The Baltimore Sun reports that Maryland’s Senate Judicial Proceedings Committee heard testimony yesterday on a proposed state “assault weapon” ban.
Leading the BAN ‘EM ALL! charge was testimony that “One in five law enforcement officers killed in the line of duty is killed with an assault weapon.” The piece reports:
There’s just one problem with the ratio, according to gun rights advocates: It isn’t true.
Dozens of them testified before the Senate Judicial Proceedings Committee yesterday, and a hundred more crammed an antechamber while committee members considered a bill that would give Maryland one of the nation’s strictest bans on semiautomatic firearms by banning 45 named weapons and any subsequent copycats. Though 70 state senators and delegates back the bill, gun shop owners, hunting groups, and assorted police organizations rejected the ban and the statistic.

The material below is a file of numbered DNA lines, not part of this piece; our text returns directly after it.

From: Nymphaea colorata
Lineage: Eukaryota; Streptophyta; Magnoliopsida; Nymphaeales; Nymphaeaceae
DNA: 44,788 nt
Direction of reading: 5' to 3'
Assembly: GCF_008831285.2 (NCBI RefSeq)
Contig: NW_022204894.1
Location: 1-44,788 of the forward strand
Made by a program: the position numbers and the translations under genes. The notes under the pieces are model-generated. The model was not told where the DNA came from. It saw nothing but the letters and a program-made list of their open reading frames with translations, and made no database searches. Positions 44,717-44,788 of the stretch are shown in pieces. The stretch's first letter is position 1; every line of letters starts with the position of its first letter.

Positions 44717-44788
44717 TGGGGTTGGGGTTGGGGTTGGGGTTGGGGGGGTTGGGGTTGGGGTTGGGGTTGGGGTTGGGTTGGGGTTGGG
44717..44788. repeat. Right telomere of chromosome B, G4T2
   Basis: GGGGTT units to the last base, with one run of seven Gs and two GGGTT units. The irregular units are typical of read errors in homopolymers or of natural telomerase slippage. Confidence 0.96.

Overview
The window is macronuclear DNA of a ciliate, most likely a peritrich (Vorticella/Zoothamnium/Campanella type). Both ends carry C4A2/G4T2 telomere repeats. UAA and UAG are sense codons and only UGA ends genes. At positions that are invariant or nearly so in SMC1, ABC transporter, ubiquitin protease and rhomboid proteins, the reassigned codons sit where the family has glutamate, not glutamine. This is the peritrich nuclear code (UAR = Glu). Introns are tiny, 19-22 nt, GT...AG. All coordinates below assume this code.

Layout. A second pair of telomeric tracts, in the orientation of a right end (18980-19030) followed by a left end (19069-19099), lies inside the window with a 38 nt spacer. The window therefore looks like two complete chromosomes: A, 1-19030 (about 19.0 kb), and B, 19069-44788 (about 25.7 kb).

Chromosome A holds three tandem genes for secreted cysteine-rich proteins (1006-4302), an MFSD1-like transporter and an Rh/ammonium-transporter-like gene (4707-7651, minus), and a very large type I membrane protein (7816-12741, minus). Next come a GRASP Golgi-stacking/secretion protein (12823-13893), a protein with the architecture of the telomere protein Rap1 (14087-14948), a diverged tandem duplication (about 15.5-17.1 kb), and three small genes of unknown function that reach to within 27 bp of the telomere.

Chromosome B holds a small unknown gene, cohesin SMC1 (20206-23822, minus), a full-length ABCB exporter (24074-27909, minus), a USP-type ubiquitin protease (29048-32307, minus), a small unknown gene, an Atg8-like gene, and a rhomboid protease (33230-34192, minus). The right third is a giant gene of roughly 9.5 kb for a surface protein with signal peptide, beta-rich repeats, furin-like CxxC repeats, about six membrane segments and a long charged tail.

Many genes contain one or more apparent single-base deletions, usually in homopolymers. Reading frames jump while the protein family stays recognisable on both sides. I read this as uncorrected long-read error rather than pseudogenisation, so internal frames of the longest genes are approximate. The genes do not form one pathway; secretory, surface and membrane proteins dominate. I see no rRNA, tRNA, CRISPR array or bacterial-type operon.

Lt. Col. Steven. T. Moyer of the Maryland State Police — which opposes prohibiting the sale, transfer and ownership of semi-automatic weapons — told committee members that of the 50 rifle-related deaths in the state over the past decade, none of them were officers.
“The statistics are not here and [don’t] support this legislation,” he said.
That’s a surprising thing to hear from a high official of any law-enforcement department. Usually these people are politically savvy and anti-gun. In Maryland it’s especially refreshing. However: